It's been one of the busiest offseasons in MLS history, with teams at each end of the table – and most of them in the middle, as well – adding players all over the pitch.
Sometimes those moves work out. Just take a look at some of the difference-makers we welcomed to the league in 2011:
- Mauro Rosales, Seattle Sounders – The Argentine maestro was in the running for league MVP until a series of late-season knee injuries derailed his campaign. He was the Newcomer of the Year nonetheless, and big things are expected in 2012.
- Robbie Keane, LA Galaxy – LA beat a host of Euro sides for Keane's services, and while he didn't set the league afire upon his arrival in August, the Irishman made some crucial plays in the CCL and served up the game-winning assist MLS Cup. He's among the Golden Boot favorites this year.
- Danny Koevermans, Toronto FC – Also among the Boot favorites, Koevermans is a brilliant No. 9, perfect for the middle of the front three in Aron Winter's 4-3-3 up in Toronto. In 10 league games, he bagged eight goals and added an assist while helping TFC to the CCL quarters.
- Torsten Frings, Toronto FC – While Koevermans provided the punch up front, it was Frings who ran the show and really turned Toronto's season around. Whether it was as the back point in the midfield or sweeping in the 3-4-3, the German's presence was crucial for Winter's men.
- Pável Pardo, Chicago Fire – Consensus was that Pardo was washed up when he arrived. It took about 10 minutes for him to show that wasn't the case, driving the Fire to the US Open Cup final and to within a hair's breadth of the playoffs over the next three months.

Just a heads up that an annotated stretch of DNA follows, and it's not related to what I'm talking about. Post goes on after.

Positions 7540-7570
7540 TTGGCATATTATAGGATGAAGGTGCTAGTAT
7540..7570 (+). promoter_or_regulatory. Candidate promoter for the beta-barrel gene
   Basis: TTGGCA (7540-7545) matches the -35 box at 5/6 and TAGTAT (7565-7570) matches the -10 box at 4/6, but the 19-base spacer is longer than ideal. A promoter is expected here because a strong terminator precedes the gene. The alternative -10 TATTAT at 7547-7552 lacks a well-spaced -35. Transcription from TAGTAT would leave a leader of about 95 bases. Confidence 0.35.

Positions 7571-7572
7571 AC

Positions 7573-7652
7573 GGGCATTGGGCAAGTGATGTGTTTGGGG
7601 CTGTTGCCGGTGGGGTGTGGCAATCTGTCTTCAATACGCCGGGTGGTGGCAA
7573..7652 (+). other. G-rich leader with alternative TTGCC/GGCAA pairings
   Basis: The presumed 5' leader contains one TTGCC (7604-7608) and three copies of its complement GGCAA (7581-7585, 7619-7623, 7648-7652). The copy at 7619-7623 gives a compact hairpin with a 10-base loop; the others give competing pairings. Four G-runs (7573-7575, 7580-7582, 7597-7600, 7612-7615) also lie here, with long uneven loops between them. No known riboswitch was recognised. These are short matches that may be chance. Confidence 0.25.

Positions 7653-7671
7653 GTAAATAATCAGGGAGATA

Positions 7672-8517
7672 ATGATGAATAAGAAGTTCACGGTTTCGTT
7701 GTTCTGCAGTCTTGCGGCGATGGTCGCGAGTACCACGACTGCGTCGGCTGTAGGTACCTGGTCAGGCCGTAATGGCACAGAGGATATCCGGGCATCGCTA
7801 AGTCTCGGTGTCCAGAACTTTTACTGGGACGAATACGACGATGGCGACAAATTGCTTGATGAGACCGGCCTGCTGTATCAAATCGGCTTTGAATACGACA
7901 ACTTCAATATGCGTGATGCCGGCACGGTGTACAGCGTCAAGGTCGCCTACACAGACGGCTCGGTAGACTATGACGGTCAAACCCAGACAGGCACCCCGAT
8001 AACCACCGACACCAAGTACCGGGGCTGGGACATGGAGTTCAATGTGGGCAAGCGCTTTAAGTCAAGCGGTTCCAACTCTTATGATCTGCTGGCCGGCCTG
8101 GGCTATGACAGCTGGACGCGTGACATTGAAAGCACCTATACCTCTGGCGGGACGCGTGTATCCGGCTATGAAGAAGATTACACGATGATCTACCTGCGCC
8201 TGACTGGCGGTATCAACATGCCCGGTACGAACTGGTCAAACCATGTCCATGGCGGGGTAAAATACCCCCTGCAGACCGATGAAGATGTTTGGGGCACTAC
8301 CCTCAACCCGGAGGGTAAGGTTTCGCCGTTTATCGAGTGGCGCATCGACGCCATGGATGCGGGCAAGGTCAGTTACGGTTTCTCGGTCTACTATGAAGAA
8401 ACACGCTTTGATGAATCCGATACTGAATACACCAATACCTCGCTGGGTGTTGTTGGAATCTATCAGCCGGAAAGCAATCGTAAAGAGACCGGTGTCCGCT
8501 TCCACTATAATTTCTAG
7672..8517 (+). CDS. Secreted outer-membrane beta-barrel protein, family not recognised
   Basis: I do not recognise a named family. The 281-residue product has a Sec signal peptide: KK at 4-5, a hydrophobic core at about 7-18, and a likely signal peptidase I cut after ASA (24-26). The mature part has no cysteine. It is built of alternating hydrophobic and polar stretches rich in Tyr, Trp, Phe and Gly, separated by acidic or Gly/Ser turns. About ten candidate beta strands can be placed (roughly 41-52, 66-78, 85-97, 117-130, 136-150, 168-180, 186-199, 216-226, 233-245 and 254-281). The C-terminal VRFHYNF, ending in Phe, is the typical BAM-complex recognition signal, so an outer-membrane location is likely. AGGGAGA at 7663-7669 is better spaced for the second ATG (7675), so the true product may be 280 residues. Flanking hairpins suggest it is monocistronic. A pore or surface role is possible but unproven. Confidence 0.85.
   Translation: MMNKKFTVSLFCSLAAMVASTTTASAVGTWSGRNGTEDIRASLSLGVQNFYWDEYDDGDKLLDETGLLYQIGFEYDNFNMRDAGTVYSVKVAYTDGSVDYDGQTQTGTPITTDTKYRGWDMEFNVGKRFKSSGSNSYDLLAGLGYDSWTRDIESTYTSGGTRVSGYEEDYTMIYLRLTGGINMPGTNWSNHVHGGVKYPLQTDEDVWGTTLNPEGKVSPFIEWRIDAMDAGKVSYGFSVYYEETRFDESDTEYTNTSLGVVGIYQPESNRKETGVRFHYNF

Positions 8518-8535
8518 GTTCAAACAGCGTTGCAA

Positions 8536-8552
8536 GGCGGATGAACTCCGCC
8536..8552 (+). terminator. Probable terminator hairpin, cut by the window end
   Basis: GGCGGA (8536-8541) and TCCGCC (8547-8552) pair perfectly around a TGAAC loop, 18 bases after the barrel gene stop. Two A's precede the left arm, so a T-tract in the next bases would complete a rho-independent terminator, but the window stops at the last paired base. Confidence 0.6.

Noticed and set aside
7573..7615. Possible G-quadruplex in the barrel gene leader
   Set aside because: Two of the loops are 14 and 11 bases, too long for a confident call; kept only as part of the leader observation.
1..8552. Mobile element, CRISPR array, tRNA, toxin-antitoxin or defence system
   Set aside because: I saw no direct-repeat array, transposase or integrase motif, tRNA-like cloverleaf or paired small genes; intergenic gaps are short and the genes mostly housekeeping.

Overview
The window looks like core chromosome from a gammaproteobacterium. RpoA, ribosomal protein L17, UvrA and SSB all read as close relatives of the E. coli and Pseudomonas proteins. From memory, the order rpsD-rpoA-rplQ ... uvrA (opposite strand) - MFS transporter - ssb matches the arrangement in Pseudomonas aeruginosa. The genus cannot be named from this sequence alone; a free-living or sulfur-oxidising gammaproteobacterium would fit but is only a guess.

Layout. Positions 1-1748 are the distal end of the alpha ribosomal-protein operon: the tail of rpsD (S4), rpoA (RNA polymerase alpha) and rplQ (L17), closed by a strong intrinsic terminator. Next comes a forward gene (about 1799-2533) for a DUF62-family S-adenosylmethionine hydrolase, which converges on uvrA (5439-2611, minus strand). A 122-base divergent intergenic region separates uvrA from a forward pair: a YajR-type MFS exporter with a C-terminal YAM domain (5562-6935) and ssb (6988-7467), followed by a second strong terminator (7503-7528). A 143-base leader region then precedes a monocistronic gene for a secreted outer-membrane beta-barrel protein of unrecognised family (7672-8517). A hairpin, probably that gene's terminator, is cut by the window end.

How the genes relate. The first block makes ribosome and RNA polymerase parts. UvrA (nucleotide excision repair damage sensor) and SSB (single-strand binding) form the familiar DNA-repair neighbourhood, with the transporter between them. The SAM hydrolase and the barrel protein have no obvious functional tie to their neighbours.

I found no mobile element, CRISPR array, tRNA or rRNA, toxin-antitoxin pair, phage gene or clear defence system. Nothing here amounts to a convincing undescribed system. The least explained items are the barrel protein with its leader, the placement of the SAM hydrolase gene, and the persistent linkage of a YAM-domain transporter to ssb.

- Sebastián Grazzini, Chicago Fire – Grazzini, who's built in the mold of countryman Javier Morales, became the attacking hub for the Fire, sitting right behind the strikers and creating magic with nearly every touch.
- Luke Rodgers, New York Red Bulls – The little Brummie had questionable bona fides heading into the league, but proved to be invaluable. The Red Bulls went just 1-4-9 without their spark plug, and his return elicited a collective sigh of relief among the New York faithful.
- Faryd Mondragón, Philadelphia Union – And like that, he was gone. While the Union have confidence in new No. 1 Zac MacMath, Mondragón's presence was crucial in stabilizing the defense for the second-year club.
- Aurélien Collin, Sporting Kansas City – His first few games were disastrous, but by the time Sporting got to Livestrong, Collin had established himself as a rock in the back and a nice, big target on set pieces.
- Diego Chara, Portland Timbers – Chara took some time to settle in, but by June had proved to be the type of do-everything midfielder that blue collar teams like the Timbers need to thrive. Almost got his expansion team to the playoffs in the ultra-competitive Western Conference in the process.
- Camilo, Vancouver Whitecaps – It was DP striker Eric Hassli who made headlines through the first few months, but Camilo became Vancouver's go-to guy by the middle of the year. He ended the season wtih 12 goals and the 'Caps' Player of the Year award.
That, of course, is just a sampling of the guys who came to MLS and made a dent.
The other end of the stick are the pieces just don't quite fit. Gaston Puerari and Diego Chaves came and went within a year for the Fire. Kenny Cooper's return to MLS went off with more of a thud than a bang in Portland. Jéferson never lived up to his DP status in Kansas City.
And, of course, there was Mustapha Jarju with the 'Caps. Ouch.
But it's a new year, and with it comes a new haul of big names for fans to pin their hopes on. In come World Cup heroes like Lee Young-Pyo, goal scoring machines like Kris Boyd and veteran backstops like Michael Gspurning. They all have fan bases to please, all have games to win, all have a role to play.
So the question is: Who will play their role best?